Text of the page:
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Macmillan Childrens Publishing Group


A Novel

Semiosis Duology (Volume 2)

Sue Burke

Tor Books




For all the danger in that forest with its tumbling-down ruins, the beauty pulled me back one last time. Old walls created cliffs and ravines, lushly overgrown by vegetation. Birds sang to each other. The wind smelled of wildflowers bursting through springtime earth. And there, on that late afternoon, I planned to injure Shani.

I waited for her, sitting on a mossy brick wall in front of what was once a grand building. The stones of a colonnaded entrance lay behind me amid daffodils and saplings, while in what had once been the street, flowers sprang up between black chunks of asphalt, with holes here and there caused by collapsed old tunnels. In my visual overlay, I saw them outlined in red for danger.

With a blink, I turned the overlay off. Shani was still out of sight, coming with other members of the task force, hiking down a path that twisted around dangers as it wended from the old main road. The unnatural landscape shimmered in the afternoon sunshine. The rustle of pliant young leaves blocked the sounds of the university and its interminable excavations and restorations. A kilometer away? An epoch.

She sang as she hiked with an easy vibrato on the high notes, a vocal smile, for she had every reason to be happy. I accessed the lyrics, signaled my location, and hid my plans, my public mind and private mind as separate as continents, as distinct as the present and memories.

All I could think was the truth: I will remember you always.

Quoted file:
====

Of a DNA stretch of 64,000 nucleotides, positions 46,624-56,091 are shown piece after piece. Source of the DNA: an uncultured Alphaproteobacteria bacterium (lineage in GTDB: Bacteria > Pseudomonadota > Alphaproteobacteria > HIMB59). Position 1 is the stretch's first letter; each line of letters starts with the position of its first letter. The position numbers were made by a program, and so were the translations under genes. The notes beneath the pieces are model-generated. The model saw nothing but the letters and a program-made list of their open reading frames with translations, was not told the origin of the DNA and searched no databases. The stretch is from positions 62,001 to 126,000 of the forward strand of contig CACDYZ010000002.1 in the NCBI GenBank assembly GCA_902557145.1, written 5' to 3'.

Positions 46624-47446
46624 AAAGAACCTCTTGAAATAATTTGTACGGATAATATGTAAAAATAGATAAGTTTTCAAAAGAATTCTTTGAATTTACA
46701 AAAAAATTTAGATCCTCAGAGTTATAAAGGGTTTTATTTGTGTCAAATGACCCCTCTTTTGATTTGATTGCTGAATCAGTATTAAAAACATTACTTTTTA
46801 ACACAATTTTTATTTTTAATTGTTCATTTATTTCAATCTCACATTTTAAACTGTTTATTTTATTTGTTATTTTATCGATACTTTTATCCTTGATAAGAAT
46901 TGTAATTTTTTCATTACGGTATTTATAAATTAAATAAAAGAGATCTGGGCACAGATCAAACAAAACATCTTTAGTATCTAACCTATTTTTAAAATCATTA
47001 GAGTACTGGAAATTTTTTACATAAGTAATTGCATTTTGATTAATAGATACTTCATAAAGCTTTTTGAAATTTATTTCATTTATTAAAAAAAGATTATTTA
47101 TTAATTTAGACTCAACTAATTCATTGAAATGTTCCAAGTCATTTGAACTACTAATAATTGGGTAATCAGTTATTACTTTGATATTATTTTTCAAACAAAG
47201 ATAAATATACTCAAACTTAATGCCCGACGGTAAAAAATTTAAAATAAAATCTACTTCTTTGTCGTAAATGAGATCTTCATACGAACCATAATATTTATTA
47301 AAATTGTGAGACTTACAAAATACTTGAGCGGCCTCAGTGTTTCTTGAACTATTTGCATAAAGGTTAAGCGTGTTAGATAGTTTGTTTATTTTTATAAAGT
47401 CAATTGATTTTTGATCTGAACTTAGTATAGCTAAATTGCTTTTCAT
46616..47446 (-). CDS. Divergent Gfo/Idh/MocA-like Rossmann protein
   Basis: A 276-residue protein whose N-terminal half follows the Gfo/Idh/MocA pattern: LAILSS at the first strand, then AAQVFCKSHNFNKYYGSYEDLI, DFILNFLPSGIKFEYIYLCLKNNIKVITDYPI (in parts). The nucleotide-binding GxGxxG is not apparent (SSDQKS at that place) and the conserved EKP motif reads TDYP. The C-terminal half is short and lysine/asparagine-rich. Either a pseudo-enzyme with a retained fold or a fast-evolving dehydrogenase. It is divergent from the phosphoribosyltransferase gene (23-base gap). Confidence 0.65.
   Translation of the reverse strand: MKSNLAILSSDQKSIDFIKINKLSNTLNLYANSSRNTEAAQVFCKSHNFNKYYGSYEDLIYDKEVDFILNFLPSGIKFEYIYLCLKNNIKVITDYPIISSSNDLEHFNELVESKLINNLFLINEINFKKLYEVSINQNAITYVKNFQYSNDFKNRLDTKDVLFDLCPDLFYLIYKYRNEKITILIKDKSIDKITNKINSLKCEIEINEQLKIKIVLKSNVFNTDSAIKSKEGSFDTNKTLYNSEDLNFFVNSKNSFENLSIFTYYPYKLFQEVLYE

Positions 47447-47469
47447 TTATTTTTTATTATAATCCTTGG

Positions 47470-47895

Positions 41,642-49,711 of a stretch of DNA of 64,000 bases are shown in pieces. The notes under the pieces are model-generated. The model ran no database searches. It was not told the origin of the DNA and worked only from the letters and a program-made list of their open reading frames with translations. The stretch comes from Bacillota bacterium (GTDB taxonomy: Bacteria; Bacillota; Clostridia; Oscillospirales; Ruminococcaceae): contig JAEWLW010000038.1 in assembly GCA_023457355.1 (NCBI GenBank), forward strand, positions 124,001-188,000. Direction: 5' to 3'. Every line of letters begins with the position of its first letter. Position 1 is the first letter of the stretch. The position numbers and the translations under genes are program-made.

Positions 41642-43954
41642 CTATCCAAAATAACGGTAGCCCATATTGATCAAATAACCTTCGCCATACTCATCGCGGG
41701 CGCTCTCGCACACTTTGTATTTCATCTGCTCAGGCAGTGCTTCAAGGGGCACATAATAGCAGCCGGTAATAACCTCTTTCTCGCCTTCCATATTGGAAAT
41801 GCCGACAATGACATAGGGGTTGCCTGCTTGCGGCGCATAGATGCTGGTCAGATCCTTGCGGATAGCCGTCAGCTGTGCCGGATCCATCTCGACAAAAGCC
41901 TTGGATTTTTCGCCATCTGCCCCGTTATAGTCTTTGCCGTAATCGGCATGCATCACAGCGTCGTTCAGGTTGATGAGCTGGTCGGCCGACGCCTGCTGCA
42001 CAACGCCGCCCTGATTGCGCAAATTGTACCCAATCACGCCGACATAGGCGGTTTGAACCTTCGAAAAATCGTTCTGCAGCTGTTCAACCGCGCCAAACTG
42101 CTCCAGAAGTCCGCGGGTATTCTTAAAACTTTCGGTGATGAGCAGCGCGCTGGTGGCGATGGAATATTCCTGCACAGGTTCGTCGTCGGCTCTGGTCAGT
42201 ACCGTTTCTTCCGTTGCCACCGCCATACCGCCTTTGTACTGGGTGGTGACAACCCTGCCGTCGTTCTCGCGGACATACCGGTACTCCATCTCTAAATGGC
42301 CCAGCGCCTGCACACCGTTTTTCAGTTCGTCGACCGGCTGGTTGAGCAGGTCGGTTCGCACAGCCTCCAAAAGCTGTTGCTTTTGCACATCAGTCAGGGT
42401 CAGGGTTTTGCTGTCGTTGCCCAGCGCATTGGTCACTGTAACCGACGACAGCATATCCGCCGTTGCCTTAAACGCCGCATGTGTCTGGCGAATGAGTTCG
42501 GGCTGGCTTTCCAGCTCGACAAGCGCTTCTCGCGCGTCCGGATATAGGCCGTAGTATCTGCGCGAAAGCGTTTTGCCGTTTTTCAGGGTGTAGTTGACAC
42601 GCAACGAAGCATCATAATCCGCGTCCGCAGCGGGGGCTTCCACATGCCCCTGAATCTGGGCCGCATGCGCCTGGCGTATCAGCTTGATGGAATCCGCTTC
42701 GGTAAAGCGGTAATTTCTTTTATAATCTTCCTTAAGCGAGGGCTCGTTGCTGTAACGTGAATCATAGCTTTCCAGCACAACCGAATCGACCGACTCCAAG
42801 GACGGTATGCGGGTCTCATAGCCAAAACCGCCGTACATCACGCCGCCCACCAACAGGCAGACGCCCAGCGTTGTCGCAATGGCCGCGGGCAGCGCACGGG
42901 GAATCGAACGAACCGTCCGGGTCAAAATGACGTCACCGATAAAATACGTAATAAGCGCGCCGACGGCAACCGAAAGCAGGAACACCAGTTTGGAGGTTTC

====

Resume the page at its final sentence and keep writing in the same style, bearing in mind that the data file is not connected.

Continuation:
Her thoughts mirrored mine as she emerged on the path and smiled with a wide mouth made for joy. She sang, “Come to say goodbye, Karola and I.…”

She balanced on the edge between laughter and tears. I stood as they arrived, some to say goodbye, some to make plans. I would smile and weep with her, too, and we opened our arms and hugged, two young women. If I could have seen through her eyes, what would I have seen of me? But that was not the moment to look.

She would not see this place accurately. I would cause that. Amid the others, with their own mixed joys and sorrows, I hugged her and wept. Again.

* * *

Earlier that day, in the morning, more than one hundred souls had gathered in our finest formal clothing beneath a high-beamed ceiling painted with cherubs and allegories. We were surrounded by walls of fine carved wood and marble. The treasures of an Old Washington Dee Cee government complex had been restored and were reserved for scholarly assemblages of the highest merit, such as ours. Soon we would explore the living past. We would visit the Pax Colony, if it still existed half a light-century away. The planet Pax orbited a star barely visible to the naked eye just after sunset in the west of our springtime skies.

Or rather, only thirty of us would journey there, but which ones?

“It is an honor merely to be part of this task force,” our chairman said in a voice like an axe, as if anything stated with sufficient force could wedge open the truth. He stood on a podium next to a formal witness-robot, a sleek black memory spire with a pleated white antenna echoing the collar of an ancient human judge.

Three of us were competing for the post of linguist. Shani and I knew that the third candidate would decline because his children had convinced him to remain on Earth to help raise his grandchildren. That left us, sitting side by side. I twisted the ring on my finger and waited. The sun slanted in through grand windows.

“Those who go must sacrifice much, perhaps everything, in the pursuit of knowledge,” the chairman chopped on. “But the entire task force will be needed to prepare for their departure.”

Shani and I had confirmed our opinions the night before. Each of us was as deserving and as determined to go.

“Now,” he said, “after we have lost so much during the last centuries, we know the value of lives and hopes, and we will willingly risk ourselves to unite all branches of humanity again. Now I shall release the names of those selected.”

He gestured at the robot. The names came to our minds. We read silently.

Shani would go on the expedition, and I was the backup.

We leapt up and hugged, weeping out of joy or disappointment. We had known we would react that way and had supposedly reached mutual comfort with our rivalry. But my life depended on going. She didn’t know that because no one did.

* * *